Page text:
The first World's Fair did not inaugurate a reign of peace. The modern successors of Trygæus found that the goddess was not to be bribed by commercial advantage more easily now than in the days of Aristophanes. Still, it did its work well for all that. If, like Acts of Parliament and many other human devices, its energy was principally effective in directions not wholly foreseen by its promoters, yet it was effective. If it did not cause the swords and spears to be wrought into plough-shares and reaping-hooks, it led to the former being drawn by steam instead of by horses, and substituted reaping-machines for the latter. Its political influence, its direct effect on the comity of nations, was inconsiderable; but its influence on industrial progress, especially on the industrial progress of England, cannot easily be over-estimated. It gave rise to many industries of a wholly new character-notably to the entire group of artistic industries. Of the great industrial firms now at the head of British trade no small proportion trace, if not their origin, certainly their first rise to a leading position to the Exhibition of 1851. But for it we should have had to wait another decade for the beneficent reform of the Patent Law, which was actually effected within a twelvemonth of its close, a reform which reduced the cost of a patent from 2501. to 25l., and swept away the cumbersome and ridiculous formalities which were almost as great hindrances as the cost in the way of an inventor anxious to obtain due legal protection for his ideas. This Act of 1852 worked admirably for thirty years, and might, with a few of the modifications naturally suggested by experience, have worked well for another thirty, had not our legislators found it easier two years ago to pass a merely popular measure than to consider carefully the points really wanting reform. But for the Exhibition and its educational effect, Parliament would certainly never have passed the 1852 Act in its actual shape, and, if this had been its one solitary result, the labour and money spent on the Exhibition would have been repaid over and over again.
Coming as it did at a time when the world was full of the new discoveries of science; when the railway had just got its web of lines fairly spread over the country ; when the telegraph was commencing to stretch across the sea as well as over the land ; when chemistry was meditating the conversion of enormous masses of foul waste into products of use and beauty, and photography was ceasing to be a mere scientific curiosity-the Exhibition taught men how enormous were the powers for their use and benefit which nature and the knowledge of nature placed at their disposal. Segnius irritant animos; the philosophers had preached to men for years in vain ; but when they opened a big shop and spread out specimens of their wares for all to see, the people came, saw, wondered, and went away wiser; readier, at all events in some degree, to accept the benefits of science instead of scoffing at them ; inclined, at least to some extent, to treat the searcher after knowledge with admiration instead of wholly with contempt.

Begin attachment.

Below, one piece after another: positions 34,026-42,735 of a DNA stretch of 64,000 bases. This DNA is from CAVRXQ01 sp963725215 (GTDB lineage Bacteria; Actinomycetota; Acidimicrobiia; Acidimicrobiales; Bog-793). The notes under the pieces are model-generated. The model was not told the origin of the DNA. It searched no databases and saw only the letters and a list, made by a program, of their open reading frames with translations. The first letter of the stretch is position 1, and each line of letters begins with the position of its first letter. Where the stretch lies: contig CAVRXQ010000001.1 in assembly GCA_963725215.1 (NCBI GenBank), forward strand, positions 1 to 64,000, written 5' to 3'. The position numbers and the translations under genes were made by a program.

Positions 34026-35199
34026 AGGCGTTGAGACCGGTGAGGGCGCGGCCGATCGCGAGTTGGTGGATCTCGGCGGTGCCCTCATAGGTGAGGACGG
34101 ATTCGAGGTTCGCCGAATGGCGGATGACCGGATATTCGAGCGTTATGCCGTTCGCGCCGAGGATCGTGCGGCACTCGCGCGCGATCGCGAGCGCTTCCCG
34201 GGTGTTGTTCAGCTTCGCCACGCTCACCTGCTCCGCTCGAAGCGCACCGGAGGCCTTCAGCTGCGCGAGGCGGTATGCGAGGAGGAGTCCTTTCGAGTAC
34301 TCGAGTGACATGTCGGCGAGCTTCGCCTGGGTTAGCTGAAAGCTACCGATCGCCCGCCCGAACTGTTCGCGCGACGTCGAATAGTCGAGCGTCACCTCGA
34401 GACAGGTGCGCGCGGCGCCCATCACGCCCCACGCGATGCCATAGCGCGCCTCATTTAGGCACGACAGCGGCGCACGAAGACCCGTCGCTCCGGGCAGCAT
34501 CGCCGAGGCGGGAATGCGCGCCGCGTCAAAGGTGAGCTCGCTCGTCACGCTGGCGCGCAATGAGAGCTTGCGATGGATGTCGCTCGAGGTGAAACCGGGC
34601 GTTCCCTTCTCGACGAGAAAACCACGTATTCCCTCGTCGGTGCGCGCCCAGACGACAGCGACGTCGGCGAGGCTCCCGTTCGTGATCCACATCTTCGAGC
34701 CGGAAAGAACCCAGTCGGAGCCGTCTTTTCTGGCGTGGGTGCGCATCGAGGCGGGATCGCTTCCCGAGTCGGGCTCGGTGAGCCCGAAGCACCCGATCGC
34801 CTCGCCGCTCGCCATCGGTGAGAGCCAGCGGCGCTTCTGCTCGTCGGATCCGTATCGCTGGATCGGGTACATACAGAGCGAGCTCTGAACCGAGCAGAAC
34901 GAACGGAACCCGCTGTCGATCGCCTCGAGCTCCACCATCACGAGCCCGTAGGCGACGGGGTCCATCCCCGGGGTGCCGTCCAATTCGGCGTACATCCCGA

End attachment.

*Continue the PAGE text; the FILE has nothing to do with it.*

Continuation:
Thus the public were educated to purchase, and the manufacturer was taught to produce. Those manufacturers who were quick enough to see this found their advantage in new and extended markets, so that they soon left behind those of their rivals who were content with the more ancient methods. To English manufacturers the collection of foreign examples was at the time an almost unmixed benefit. The English stores of coal and iron, then practically unrivalled, rendered our people careless of competition in the manufacture on which all other manufactures are based—that of iron. In the principal textile industry—the spinning and weaving of cotton-England was first, and there was no second. But in all trades depending on any branch of the fine arts she had everything to learn, and, vacua, could chant as loudly as she pleased in the presence of the foreign copyist, baffled by the absence of material for